Yesterday when our Critical Care Vet was talking it reminded us of this:
With Oliver it’s like something caused something which affected something which caused something which affected something and they all have different treatments or medications which are causing this or that effect . . . . we’re all beat. Except Barclay who’s enjoyed having all the toys to himself.
Oliver came home today – hooray! We’re really hoping some good rest and familiar surroundings will help a lot. We figured out that he’s essentially been in puppy prison for nearly a full month now. It helped all of us to sit down and piece everything together, and enough people have asked that we thought we’d list it all out . . . ready?
On Monday, August 26th our regular vet recommended Oliver be moved to Emergency and Critical Care; we knew he was bleeding internally, but did not know why. He had 3-4 blood transfusions and an albumin transfusion, along with a lot of other treatment.
There is no canine albumin for transfusion so human albumin is used. A dog’s system CAN see that albumin as a foreign body and attack it and a dog can only have a human albumin transfusion once in their life as the second time the “allergic” reaction is extremely severe. We were warned of the possible complications and were very clear. This will come up later, so hold on to it.
Oliver had surgery on Friday, August 30. They sutured a bleeding artery in his stomach and sent a tissue sample for biopsy.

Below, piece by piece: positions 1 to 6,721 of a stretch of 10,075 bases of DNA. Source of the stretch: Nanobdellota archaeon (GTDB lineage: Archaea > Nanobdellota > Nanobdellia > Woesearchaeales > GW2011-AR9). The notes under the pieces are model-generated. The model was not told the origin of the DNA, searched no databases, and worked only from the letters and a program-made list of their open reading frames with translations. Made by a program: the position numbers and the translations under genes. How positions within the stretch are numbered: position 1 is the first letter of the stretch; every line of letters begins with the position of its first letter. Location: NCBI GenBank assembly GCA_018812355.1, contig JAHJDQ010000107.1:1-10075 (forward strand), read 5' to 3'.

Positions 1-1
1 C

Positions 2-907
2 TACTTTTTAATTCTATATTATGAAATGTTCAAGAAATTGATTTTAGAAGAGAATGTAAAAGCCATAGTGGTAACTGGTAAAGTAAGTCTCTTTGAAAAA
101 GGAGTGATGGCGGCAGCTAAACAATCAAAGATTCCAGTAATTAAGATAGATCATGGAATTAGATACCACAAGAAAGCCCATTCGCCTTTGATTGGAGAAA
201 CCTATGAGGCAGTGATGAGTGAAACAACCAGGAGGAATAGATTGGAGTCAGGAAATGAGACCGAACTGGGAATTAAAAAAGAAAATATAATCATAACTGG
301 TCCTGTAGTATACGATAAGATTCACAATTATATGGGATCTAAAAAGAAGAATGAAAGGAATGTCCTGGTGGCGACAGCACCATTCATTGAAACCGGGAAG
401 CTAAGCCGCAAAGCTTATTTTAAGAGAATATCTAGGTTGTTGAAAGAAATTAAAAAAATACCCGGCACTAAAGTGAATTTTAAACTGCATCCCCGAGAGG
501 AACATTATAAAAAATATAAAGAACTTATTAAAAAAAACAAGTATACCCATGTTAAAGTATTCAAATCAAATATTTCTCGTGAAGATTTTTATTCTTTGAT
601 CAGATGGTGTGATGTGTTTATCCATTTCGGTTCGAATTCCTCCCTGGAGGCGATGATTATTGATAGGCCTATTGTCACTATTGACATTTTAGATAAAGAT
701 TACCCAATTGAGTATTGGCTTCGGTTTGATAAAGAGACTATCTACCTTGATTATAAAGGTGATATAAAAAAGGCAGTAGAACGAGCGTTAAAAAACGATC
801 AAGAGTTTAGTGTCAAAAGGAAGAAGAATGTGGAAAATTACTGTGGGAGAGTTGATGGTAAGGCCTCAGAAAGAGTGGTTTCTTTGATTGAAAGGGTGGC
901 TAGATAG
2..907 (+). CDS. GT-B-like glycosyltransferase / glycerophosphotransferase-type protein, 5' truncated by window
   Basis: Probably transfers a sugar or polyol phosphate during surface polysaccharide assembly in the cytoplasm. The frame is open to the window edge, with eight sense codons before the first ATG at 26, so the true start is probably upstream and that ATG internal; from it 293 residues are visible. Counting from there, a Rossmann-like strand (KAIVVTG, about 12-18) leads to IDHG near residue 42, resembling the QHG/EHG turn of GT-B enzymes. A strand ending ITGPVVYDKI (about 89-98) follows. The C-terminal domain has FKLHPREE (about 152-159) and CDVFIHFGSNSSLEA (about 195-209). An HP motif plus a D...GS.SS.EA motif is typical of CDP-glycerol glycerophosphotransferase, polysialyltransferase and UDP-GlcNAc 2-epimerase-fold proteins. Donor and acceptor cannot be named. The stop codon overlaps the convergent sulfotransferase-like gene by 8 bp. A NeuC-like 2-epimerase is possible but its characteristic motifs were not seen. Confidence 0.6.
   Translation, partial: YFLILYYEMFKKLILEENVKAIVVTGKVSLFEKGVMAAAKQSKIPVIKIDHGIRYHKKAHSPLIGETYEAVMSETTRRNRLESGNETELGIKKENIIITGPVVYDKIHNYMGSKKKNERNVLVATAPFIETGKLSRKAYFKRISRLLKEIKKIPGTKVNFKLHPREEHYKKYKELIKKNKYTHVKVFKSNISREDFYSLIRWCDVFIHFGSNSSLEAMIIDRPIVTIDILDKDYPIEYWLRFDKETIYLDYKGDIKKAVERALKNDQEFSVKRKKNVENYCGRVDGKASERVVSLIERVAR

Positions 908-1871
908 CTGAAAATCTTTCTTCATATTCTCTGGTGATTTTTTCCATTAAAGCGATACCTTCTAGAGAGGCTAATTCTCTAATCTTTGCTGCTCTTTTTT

Oliver came home on Monday, September 2.
On Friday, September 6 Dads left for a long-planned-and-already-paid-for vacation. Barclay & Tucker stayed at home with Aunt Lady; Oliver stayed at his regular vet because everyone just felt better in case something happened. When he went in he seemed perfectly healthy, was in great spirits and only needed some tummy meds and ultimately to have the staples from his surgery removed.
Saturday, September 14 Dads were back in cell phone range. They’d talked to the vet a couple of times earlier in the week and everything seemed cool – they decided to keep him on his tummy meds awhile longer just ’cause he seemed a little oogy still. Checking in, they learned the results from the biopsy had come back, Oliver was his normal self and the results indicated that pathology wasn’t sure what had come first, an ulcer that caused the artery to burst or the burst artery caused an ulcer.
The pathology report noted that the tissue sample, or lesion, ” . . . may represent a case of systemic necrotizing arteritis or polyarteritis nordosa.” But their findings were inconclusive because the ulcer could have occurred first. The only way to 100% diagnose arteritis is through pathology.
On Sunday, September 15 Dads were headed home. Sunday morning at about 5:00 a.m. the overnight vet tech noticed Oliver’s face seemed a little puffy. Thinking it might be an allergic reaction to something, the on-call vet prescribed a shot of an antihistamine.
By about 10:00 a.m. when Dr. C. came in, Oliver’s face was still puffy and he had bruises on his abdomen. He’d been in a very controlled environment so this was puzzling. A shot of steroids to reduce the swelling was prescribed. By mid-day, several veterinarians had been consulted and we all begin operating under the theory that Oliver does, indeed, have this arteritis.
Arteritis is very rare in humans and even rarer in dogs. There’s very little literature or case studies on it, but what is known is that it is usually immune mediated, that is where the immune system essentially attacks the arteries.
On Monday, September 16, Oliver begins aggressive steroid therapy to try to get his immune system somewhat suppressed. He also came home that day.